That’s also an old colloquialism, and it describes another risk to your online reputation. Other people or groups may have similar names to yours, by coincidence or by design:

Organizing for Action, President Obama’s nonprofit advocacy organization, has sought to be nimble as it ramps up a national effort to back his agenda on gun control measures and immigration reform.

But it appears the group didn’t move swiftly enough to protect its presence online.

An arbitrator has denied the organization’s effort to obtain the domain name, registered by a quick-moving computer technician in Castle Rock, Colo., on Jan. 18, when the news broke that Obama’s former advisors were launching the group.

Derek Bovard proceeded to configure the site so all the hits were directed to the website for the National Rifle Association. It was one of three domain names for Organizing for Action that the group failed to register before it launched.

OFA took the case to arbitration under cybersquatting laws that allow individuals, businesses, and organizations to recover internet domain names that embody a “distinctive identifier.” That identifier may be a celebrity’s personal name, or an established business or group name (especially if trademarked).

The arbitrator ruled that “Organizing for Action” – which was not trademarked until February 7, 2013 – was not yet an established, “distinctive identifier” when Bovard bought the domain name Conservative groups also bought the and domain names, and both are now pages with content that criticizes President Obama.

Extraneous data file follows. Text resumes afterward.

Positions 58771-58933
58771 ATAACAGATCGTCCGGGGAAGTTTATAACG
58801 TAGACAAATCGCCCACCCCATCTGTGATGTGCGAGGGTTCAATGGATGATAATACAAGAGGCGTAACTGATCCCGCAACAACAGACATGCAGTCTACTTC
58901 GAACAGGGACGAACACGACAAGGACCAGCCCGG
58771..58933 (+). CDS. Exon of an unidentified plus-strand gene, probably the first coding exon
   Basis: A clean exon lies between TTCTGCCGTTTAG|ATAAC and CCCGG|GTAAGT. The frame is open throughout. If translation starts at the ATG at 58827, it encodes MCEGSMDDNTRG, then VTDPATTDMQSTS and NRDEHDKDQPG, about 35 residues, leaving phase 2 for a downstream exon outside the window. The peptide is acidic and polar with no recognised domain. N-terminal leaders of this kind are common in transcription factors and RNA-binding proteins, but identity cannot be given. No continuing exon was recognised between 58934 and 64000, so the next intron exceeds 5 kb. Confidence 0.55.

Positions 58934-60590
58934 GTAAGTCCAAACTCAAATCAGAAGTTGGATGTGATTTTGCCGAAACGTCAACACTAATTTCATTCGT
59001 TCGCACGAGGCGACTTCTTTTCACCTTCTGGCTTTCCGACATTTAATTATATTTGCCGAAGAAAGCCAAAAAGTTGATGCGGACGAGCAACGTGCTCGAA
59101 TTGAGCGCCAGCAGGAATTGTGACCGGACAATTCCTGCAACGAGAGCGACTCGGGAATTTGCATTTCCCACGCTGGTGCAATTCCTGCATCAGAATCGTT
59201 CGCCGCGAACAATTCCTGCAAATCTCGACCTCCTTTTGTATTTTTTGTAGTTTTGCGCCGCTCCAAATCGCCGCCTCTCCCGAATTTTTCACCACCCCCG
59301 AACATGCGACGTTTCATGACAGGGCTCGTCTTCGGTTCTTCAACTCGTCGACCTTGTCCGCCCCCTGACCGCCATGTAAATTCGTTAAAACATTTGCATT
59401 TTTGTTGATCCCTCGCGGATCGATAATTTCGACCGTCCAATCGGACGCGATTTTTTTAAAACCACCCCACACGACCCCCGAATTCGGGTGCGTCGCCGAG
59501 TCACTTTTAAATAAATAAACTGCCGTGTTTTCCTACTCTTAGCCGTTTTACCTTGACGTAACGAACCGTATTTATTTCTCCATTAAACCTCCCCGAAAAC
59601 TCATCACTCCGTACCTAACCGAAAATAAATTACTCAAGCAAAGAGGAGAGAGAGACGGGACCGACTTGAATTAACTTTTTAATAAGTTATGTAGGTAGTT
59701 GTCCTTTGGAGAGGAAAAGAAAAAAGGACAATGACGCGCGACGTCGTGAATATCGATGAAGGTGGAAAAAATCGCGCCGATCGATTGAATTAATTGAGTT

Indeed Andrea Weckerle suggests that, if you want to protect your personal or business website – let’s call it – you should also reserve,,, and, (the suffix for mobile-configured sites). Depending on your content and who might want to impersonate you, you may also need to register HereIAm.firm,,, and HereIAm.web. She also suggests you register common attack site domain names – such as HereIamFacts, FactsAboutHereIAm, HereIAmTruth, TruthAboutHereIam, and HereIAmSucks – with each of the suffixes you reserved above.

Surviving and thriving online

Even so, you should expect to weather online storms. You can minimize them, at least at your website, by maintaining a respectful, courteous tone in your own comments. If you lash out at anyone who disagrees with you, you all but guarantee that they’ll lash out at you. Your site should have a clear statement of community standards (e.g.: our rules for comments and guidelines for contributors) and you or your site moderators should enforce the rules fairly, courteously, and consistently.